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Carnegie Science Center's SpacePlace launches

SpacePlace

When: The permanent exhibit opened to the public Friday

Admission: Included with general admission of $17.95; $11.95 for ages 3-12

Where: Carnegie Science Center, North Side

Details: www.carnegiesciencecenter.org or 412-237-3400

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Friday, Nov. 16, 2012, 8:56 p.m.
 

Of all areas of science, perhaps space fascinates people the most, say officials from the Carnegie Science Center, which opened the new permanent SpacePlace exhibit Friday.

There's something so intriguing not just about the seemingly limitless sky out there, but about the astronauts who brave the journey to go out there and explore and live in a space station for awhile, says Dennis Bateman, director of exhibits experience and program development at the North Side center.

At SpacePlace, visitors can explore a two-story replica of the international space station, and get a personal feel for what astronauts experience. The walk-in replica module includes the Personal Habitat Quarters, with a walled-in astronaut bed that keeps the astronaut from floating throughout the cabin; the Russian-built Waste and Hygiene Compartment, with a space toilet that people often ask about; and a Microgravity Science Glovebox, where astronauts can conduct experiments in zero-gravity environments. In the Window Observational Research Facility, visitors can see a collection of space footage and photos.

SpacePlace will serve center visitors well, since the starry shows in the Buhl Planetarium spark their interest in the heavens and astronomy.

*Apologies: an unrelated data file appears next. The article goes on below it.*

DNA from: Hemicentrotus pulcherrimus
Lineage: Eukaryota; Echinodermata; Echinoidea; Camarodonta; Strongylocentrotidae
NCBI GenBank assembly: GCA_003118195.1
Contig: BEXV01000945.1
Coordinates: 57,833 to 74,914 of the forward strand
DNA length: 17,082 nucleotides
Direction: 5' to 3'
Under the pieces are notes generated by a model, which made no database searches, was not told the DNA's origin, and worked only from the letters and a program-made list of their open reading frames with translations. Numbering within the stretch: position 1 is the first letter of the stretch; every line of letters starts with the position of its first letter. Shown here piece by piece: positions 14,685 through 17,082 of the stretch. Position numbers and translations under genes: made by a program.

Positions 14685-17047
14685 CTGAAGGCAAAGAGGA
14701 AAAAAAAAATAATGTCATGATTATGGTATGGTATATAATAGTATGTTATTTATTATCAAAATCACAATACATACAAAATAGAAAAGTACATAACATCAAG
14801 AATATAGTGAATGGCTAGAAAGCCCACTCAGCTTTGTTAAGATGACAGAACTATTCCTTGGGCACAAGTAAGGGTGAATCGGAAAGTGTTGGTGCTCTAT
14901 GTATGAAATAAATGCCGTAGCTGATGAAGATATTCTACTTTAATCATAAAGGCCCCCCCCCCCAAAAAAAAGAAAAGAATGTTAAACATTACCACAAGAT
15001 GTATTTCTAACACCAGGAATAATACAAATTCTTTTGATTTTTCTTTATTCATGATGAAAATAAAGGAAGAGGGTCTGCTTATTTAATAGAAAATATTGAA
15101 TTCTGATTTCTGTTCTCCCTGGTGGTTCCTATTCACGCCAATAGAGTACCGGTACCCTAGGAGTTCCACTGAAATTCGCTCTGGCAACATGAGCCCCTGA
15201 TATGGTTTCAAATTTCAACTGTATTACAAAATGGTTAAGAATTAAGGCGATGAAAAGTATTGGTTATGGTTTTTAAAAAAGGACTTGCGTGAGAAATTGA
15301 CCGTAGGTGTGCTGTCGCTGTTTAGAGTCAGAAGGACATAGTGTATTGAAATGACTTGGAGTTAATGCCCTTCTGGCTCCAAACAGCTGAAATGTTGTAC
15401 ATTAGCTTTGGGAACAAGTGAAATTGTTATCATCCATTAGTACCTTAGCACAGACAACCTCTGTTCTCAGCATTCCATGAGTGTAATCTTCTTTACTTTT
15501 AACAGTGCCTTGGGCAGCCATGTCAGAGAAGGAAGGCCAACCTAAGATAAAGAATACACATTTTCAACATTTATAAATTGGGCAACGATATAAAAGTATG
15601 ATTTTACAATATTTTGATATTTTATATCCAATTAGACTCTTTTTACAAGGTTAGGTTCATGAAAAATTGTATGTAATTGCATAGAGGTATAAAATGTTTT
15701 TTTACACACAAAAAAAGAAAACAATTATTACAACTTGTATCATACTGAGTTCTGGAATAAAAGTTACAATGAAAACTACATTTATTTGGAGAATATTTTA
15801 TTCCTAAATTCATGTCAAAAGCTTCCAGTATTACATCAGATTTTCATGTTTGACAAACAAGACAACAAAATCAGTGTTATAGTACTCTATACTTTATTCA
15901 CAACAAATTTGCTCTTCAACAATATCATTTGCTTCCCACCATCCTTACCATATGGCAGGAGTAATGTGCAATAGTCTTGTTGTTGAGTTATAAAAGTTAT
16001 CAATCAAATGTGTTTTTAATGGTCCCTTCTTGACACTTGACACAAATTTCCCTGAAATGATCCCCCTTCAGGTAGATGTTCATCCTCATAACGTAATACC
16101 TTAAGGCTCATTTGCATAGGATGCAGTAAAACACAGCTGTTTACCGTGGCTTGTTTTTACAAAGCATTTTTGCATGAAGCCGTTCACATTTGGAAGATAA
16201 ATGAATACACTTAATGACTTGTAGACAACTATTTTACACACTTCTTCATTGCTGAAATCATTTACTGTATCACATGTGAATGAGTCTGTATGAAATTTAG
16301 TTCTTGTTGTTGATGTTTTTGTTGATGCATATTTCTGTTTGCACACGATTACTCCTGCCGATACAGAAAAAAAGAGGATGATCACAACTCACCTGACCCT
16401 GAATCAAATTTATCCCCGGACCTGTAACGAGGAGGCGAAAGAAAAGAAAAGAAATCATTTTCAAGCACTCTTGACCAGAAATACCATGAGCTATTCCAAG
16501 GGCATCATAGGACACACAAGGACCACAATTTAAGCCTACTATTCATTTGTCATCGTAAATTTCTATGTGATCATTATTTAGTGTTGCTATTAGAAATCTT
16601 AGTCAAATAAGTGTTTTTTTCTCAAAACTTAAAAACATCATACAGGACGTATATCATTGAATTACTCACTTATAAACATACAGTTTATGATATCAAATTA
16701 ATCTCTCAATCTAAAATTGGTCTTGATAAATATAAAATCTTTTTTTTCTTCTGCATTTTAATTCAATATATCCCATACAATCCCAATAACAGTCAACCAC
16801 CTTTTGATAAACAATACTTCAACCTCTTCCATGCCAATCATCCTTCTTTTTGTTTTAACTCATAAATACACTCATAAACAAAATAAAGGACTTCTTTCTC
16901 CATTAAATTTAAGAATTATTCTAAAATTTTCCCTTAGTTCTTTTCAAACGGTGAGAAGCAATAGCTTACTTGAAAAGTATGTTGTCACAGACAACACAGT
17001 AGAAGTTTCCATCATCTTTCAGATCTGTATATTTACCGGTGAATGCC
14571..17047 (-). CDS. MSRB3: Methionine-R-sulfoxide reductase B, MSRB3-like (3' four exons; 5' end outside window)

“A lot of our space (programming) ... has been in the planetarium,” Bateman says. “When the show's over, they say, ‘What can we do next?' ”

SpacePlace might spark entertainment memories for visitors who are fans of space-theme classics like “Star Trek” and “Star Wars,” he says.

“It's not just the science,” Bateman says. “There's a lot of pop culture in it.”

Other features in SpacePlace, which starts on the first floor and stretches up to the second, include the Zero-G Climbers, where visitors can strap on a harness and get a feel for weightlessness as they ascend the module to complete a simple task in zero-gravity.

At the Micro-G Simulator, visitors will lie down in a low-friction platform that rolls within a confined area, and try to perform more tasks.

You can still design your own rocket and launch it at the Rocket Launch and Parachute Drop, and check out the Buhl Planetarium's giant Zeiss Model II Star Projector, which was used from 1939 to 1991.

High above the atrium floor, a 13-scale model of the Hubble Telescope will hang. Spacesuits, artifacts, images and more are on display at the Living & Working in Space Wall.

John Radzilowicz, the center's director of science and education, says that the center has wanted to do a space exhibit for a long time.

“This is a topic obviously that's been very near and dear to our hearts for a long time, with the Buhl Planetarium,” he says. “It's very much a natural for us.”

Staff members regularly get questions about the recent ending of NASA's shuttle program, and people assume that the space program has ended.

But that is not true: American astronauts are working with Russian ones, and researchers are looking into privatizing and upgrading future space-exploration missions.

“We wanted ... to refocus people's attention to the fact that living and working in space is still happening, and there's more coming,” Radzilowicz says.

Kellie B. Gormly is a staff writer for Trib Total Media. She can be reached at kgormly@tribweb.com or 412-320-7824.

 

 
 


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